MINOT AIR FORCE BASE, N.D. --
As America’s national security strategy evaluates “growing political, economic, and military competitions,” marked by advancing technologies and an increasingly complex global environment, Gen. Timothy Ray, Air Force Global Strike Commander, has directed his bomber forces to “critically examine how we train and employ the bomber fleet and identify areas that must change in order to become the long-range precision strike force our nation requires.”
Seeking areas for new ideas and potential change, Airmen from Minot Air Force Base’s 5th Bomb Wing, North Dakota, are experimenting to improve the flexibility, adaptability and resilience of America’s conventional and nuclear bomber forces from the bottom up.
“We need to be prepared, especially as a combat wing, to operate out of different locations where things are not as familiar,” said Lt. Col. Dennis Zabka, 69th Bomb Squadron and previous Moses Lake, Washington, exercise commander.
In fact, with the Air Force’s renewed emphasis on its squadrons as warfighting units, bomber forces are demonstrating their capability of deploying, dispersing, training and employing as bomber task forces that are much smaller and nimbler than wing-sized units.
Moreover, America’s bomber forces no longer assume that Major Operating Bases, both CONUS and overseas, are sanctuary from potential enemy attack. The 5th BW’s recent Moses Lake exercise exemplified this new concept for dynamic execution and survivability of America’s long-range strike from a location far from a typical operating base.
“We figured it would require a pick of our Airspace Ground Equipment, maintainers, and aircrew Airmen with some B-52H Stratofortresses, and just operate out of a strange location for about a week,” added Zabka.
Team Minot Airmen relocated to a remote former-military airfield, established, sustained and defended an operating base. Then, the team produced combat training sorties to participate in an integrated flying exercise.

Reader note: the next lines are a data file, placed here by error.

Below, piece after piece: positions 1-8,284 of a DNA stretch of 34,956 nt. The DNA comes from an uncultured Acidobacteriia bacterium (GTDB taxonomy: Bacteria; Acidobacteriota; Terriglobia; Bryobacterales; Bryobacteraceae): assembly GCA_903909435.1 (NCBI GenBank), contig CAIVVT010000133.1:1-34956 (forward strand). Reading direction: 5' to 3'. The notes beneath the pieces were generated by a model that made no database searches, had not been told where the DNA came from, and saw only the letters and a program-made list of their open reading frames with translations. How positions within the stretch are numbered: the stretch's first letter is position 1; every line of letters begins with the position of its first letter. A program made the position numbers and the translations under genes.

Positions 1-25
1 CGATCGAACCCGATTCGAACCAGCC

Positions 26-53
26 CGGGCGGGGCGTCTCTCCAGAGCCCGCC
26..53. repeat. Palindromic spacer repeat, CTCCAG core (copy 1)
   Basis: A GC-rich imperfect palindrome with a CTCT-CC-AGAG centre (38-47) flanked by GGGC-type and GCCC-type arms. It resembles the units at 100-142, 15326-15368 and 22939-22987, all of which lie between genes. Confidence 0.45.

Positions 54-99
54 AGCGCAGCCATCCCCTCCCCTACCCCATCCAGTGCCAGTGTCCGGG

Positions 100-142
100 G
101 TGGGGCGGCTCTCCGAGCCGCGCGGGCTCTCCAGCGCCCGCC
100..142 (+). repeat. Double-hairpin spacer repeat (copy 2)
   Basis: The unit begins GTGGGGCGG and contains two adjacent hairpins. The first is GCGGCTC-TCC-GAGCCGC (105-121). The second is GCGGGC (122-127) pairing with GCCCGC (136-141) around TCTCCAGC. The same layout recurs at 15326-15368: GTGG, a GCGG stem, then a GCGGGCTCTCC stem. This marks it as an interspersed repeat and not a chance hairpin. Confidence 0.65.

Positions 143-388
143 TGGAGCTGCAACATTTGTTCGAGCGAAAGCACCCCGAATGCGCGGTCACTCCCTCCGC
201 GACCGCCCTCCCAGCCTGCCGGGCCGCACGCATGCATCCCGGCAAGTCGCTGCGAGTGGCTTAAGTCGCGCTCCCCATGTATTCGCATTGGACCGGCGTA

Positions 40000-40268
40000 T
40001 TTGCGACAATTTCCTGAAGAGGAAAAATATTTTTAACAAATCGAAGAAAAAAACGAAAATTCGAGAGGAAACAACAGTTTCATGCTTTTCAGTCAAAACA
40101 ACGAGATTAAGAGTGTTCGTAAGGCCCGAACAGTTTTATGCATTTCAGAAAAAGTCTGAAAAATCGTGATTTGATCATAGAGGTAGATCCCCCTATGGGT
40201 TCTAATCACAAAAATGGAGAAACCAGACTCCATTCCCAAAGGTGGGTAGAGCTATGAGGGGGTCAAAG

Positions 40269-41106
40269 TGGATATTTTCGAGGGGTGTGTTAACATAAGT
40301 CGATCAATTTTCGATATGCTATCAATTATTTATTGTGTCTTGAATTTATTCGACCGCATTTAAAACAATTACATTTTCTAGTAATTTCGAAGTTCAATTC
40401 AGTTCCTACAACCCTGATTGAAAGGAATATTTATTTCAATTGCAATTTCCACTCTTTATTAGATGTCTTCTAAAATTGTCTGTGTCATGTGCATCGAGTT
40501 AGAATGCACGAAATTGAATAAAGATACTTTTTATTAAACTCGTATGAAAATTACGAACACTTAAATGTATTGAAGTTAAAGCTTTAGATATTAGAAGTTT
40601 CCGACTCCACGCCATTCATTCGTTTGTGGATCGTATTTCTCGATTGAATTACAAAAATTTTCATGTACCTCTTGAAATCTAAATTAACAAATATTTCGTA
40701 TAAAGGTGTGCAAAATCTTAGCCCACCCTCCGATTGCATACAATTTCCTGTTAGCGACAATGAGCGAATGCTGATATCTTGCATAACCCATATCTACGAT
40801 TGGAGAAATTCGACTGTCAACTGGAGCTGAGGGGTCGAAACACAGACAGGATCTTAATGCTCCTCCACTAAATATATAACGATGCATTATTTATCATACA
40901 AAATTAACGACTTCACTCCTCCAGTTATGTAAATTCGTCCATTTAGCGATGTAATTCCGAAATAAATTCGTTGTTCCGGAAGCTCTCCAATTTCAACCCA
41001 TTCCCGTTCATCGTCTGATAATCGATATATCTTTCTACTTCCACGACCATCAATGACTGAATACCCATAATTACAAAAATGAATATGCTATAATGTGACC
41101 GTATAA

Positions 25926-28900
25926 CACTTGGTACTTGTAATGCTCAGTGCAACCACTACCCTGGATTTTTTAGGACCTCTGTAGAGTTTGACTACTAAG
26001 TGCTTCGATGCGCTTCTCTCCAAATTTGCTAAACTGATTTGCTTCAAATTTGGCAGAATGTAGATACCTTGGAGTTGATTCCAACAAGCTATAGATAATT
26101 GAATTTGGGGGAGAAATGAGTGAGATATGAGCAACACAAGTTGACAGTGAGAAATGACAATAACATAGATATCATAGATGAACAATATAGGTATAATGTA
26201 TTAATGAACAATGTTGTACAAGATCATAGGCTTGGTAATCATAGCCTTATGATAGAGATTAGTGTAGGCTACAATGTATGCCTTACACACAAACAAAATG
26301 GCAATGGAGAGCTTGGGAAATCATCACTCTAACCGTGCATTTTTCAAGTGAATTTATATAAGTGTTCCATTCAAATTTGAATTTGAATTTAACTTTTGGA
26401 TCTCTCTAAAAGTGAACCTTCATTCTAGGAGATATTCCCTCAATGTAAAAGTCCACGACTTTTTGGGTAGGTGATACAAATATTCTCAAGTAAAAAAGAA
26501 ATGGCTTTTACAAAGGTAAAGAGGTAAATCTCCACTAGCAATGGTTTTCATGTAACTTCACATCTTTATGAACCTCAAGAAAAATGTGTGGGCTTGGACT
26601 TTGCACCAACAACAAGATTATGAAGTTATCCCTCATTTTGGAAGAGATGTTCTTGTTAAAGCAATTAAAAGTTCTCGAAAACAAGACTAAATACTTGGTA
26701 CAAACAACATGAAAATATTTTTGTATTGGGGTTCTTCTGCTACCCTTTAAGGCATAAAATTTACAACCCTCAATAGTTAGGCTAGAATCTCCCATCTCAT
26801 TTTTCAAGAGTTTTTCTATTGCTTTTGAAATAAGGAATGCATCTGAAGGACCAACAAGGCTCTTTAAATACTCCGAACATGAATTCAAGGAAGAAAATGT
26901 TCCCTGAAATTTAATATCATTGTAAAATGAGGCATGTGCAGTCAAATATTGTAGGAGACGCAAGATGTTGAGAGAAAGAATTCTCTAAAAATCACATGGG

This first effort to implement a new warfighting concept required months of planning between Team Minot’s leadership, internal and external support agencies, and AFGSC staff.
“A lot of thought was put into the planning phases so that when it came to execute, it was fairly easy,” Zabka reflected.
Next time, a deployment like Moses Lake will be even easier.
“I’m leading my Airmen to understand we can learn more quickly as a wing if we are not afraid to set objectives that force us to think differently, to incorporate smart ideas from the lowest levels, and that we might even fail in areas where I’m able to assume appropriate risk,” said Col. Brad Cochran, 5th Bomb Wing Commander.
While critical modernization of America’s bomber force will take some time, exercise experiments like Moses Lake show that there is still some room for improved lethality with the aging bombers we have. However, we must be willing to harness the ideas of our incredible Airmen—the Air Force’s competitive advantage, and Team Minot is on the leading edge.